Friday, May 05, 2006

"Sorry, I'm from New York."

"I live in France."

"Yes, I live in France."

"I live in France."

I swear, no matter how many times I say it, it's still just plain weird. One would think that after 3 years the novelty would wear off, but in reality it just seems to become more surreal everyday.

Sometimes I wake up in the morning and turn on the TV and for a split second I think: "Why are the people on TV speaking French?". Or even better yet, I'm 5 minutes into watching the Dukes of Hazzard when I realize that its been dubbed into French---and I can still understand it. Of course a nanosecond later I remember that 1.) I live in France, and 2.) I speak French. Sometimes these little realizations make me think: "Oh God, what am I doing here?". But then there are times when I get a good chuckle.

Living in France for 3 years doesn't undo all the "American-ness". (feel free to add this word to your vocab) And God knows it certainly doesn't undo all the "Brooklyn" in me either. I'm jumpy & nervous, and suspicious as ever. When I enter our parking garage I always enter slowly and listen for strange noises, look for moving shadows, or the hint of someone lurking, and I lock my car door as soon as I get in. And eventhough guns are hard to come by in France, whenever I hear a loud pop or bang I instinctively look for something large and heavy to dive behind. Paranoia? In BedStuy it's just called common sense.

My old neighborhood in Bed Stuy, Brooklyn.

At any rate, my "common sense" led me to a funny little situation this morning. As I came home from running errands, a rather creepy looking fellow knocked on the door and asked me to let him into the building. I gave him a very suspicious once-over without opening the door. Seeing that I wasn't about to let him in, he yelled through the glass door that he was from France Telecom and had work to do in the building. I gave him a second weird look. He seemed surprised that I didnt believe him. But gimme a break here: Could he really be from France telecom? He was like.....all.......dirty and stuff.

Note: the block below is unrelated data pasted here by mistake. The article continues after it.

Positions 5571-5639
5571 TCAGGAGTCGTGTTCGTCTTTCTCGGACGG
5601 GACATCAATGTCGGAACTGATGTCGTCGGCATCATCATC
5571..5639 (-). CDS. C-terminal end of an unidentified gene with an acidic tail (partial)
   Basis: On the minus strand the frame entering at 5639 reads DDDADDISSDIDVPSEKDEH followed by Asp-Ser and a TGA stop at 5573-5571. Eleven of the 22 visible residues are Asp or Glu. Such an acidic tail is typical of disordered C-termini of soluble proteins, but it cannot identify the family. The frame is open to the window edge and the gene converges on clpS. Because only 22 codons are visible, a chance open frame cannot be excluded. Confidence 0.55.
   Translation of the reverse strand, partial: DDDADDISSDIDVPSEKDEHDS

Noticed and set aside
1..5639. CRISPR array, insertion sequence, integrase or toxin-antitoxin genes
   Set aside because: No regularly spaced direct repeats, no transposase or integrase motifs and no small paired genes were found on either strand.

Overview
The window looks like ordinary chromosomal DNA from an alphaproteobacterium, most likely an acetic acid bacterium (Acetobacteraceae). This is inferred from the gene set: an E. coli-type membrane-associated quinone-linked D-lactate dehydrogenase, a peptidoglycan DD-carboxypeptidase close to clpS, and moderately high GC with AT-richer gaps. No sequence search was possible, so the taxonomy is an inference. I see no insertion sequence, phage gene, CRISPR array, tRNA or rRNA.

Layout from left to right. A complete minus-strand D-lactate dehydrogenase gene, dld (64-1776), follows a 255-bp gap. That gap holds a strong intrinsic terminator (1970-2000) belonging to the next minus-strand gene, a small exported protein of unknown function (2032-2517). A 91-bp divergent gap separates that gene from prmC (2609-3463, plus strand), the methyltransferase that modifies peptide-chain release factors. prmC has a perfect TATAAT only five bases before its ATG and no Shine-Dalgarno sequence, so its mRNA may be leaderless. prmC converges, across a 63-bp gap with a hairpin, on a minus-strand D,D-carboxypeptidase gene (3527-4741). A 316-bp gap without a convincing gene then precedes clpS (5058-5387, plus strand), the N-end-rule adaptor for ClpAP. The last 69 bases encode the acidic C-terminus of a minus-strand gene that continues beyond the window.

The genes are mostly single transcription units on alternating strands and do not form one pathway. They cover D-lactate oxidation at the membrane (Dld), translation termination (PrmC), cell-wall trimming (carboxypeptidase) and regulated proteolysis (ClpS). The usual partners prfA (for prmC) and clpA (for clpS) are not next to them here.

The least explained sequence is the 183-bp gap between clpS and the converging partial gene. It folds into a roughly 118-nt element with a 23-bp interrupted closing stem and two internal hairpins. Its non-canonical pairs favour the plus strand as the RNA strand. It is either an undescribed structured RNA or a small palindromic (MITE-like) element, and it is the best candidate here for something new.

I was just about to walk away and leave his dirty ass standing out there when I realised that in fact he was wearing a uniform, kinda, and behind him he had a whole box of tools and crap and some phone shaped machine thingy. So I finally let him in.

A few minutes later I heard him in the hallway doing his work. Turns out he wasn't a robber, rapist, scam artist, or serial killer. He was just a dirty guy who works for France Telecom. I felt sorry for the guy for an instant. He must have to beg people to let him into buildings all damn day.

But sorry dirty guy, I'm not French. I'm from New York.


Riana said...

LMAO, at the stetch, you are so funny lady!!

Cree A. said...

Kinda like you can't take the twang outta the Tx girl...

Kim/Thomas said...

I grew up in Chicago, and now live in NY and sometimes feel slightly the same way, but you know, not really, since we all speak the same language ;)

Ha, i'm not fully awak, maybe I am the only one who gets that!

I laughed at your post, well i laughed at all of them, i just got caught up!

journalisticks said...

always intrigued by folks who make the migration to France.

looked through your posts but couldn't quite find how you got there.

you should check out and look up miles marshall lewis, a writer who now calls paris home. He's from NYC as well.